There was a great article in the New York Times the other day, with an eye-catching title:
“A Humble Pope, Challenging The World.”
The Times ran this teaser and explanatory line under the title:
“Francis, the first Latin American pope, has drawn from his life in Argentina to try to create a humbler papacy, albeit one with lofty ambition.”
It’s not often that we see humility and lofty ambition mentioned together. And that’s too bad, because they’re perfect partners. In fact, lofty ambition is closely connected with a fundamental quality that is, together with humility, crucial for great leadership. The best explanation I know of has come from the mouth of a character in my new book, The Oasis Within. He’s seventy years old. His name is Ali. And he’s just said something about humility and nobility to his thirteen-year-old nephew Walid, as they sit and talk under the stars in the vast desert of western Egypt. The year is 1934. The boy wants to understand what nobility and humility really are. Ali explains it all better than I can, so let me quote this short passage. Ali speaks.
“Nobility is a sense of your own greatness, and the true greatness of what you rightly value, along with the importance of what you’re doing in this world. Nobility comes from inside you. It arises in your soul. It’s an attitude and a sensibility that you bring to everything you do, every action, by caring about little things, knowing they’re actually big, and attempting big things, knowing that they’re never bigger than your calling, your quest, and the adventure for which you’re here.”
“That’s a good answer.”
“So: What about humility?” The boy was entranced by these ideas and suddenly found himself wanting to understand more.
“Humility is a sense of our smallness in the vast sweep of things, and a recognition of the greatness in other people, along with a realization that we need each other in order to accomplish our best dreams. Absolutely anyone and anything can teach us, as I’m teaching you on this marvelous night.”
“I see. This makes sense to me. But it’s also strange. I’m big and I’m small.”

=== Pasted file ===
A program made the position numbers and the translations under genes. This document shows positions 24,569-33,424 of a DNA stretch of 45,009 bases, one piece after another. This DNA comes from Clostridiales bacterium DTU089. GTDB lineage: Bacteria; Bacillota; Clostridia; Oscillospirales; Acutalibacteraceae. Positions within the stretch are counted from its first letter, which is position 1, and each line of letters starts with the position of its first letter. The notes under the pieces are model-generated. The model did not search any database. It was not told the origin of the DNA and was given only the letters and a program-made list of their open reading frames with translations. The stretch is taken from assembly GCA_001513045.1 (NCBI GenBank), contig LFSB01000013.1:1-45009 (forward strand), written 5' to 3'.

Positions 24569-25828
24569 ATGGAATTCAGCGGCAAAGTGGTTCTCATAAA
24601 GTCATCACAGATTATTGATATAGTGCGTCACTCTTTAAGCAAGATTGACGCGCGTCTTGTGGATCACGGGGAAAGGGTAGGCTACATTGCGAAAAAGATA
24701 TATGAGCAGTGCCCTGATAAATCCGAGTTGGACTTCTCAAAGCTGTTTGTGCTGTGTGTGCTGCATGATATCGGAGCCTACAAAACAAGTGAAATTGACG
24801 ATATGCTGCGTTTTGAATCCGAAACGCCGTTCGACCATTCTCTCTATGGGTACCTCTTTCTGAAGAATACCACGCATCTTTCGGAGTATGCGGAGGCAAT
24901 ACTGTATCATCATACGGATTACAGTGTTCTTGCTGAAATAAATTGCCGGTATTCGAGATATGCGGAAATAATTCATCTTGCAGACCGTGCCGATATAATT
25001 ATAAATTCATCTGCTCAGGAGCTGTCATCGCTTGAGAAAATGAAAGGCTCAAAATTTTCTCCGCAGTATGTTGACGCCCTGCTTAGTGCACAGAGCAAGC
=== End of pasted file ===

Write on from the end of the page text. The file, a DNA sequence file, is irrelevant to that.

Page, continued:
“Yes. And so are we all. Each of us is of inestimable importance. None of us owns all the wisdom and virtue of the world. You need others. And they need you. Humility recognizes our wonderful limits. Nobility embraces what is also ours and is limitless.” This was a lot for Walid to take in all at once. But he could feel that these words resonated with truth.
The old man continued. “Humility means being open to learn from everyone and everything that crosses our path. The camel can teach us. The storm can teach us. The viper can teach us. Our mistakes can teach us. The stars can, too. If you’re humbly open to learning and growing, then you can become everything you’re meant to be, in the fullness of your inner nobility. In addition, a proper humility allows you to serve others eagerly and well, and there is nothing nobler than that.”
“So, nobility and humility go together.”
“They’re meant to walk arm-in-arm. But, unfortunately, each of these qualities often wanders along without its intended mate. When they work together, there’s magic, and there’s tremendous power for good. Combined, they lead to extraordinary things.”
This was important for the boy to grasp well. The old man thought for a moment, and then continued. “The greatest kings and leaders on earth are both noble and humble. One who is noble and not humble is presumptuous and arrogant. One who is humble and not noble is hesitant and lost, and never in possession of his full power. To be the great regent you’re here to become, you must embrace both these qualities, my friend. Nobility and humility together form the path of true greatness.”
This is important for us all to remember as a new presidential political season gets underway. It’s not just the Pope who benefits from blending these two great qualities. Any leader should embody them, and keep them in proper balance.
There's a lot more on this topic and related issues in the new book. If you have a chance to read it soon, I hope that it speaks to you, and that you will enjoy it deeply. Please let me know what you think. It always helps me as a philosopher to hear the perspectives of other thoughtful people.
For more, go to www.TheOasisWithin.com.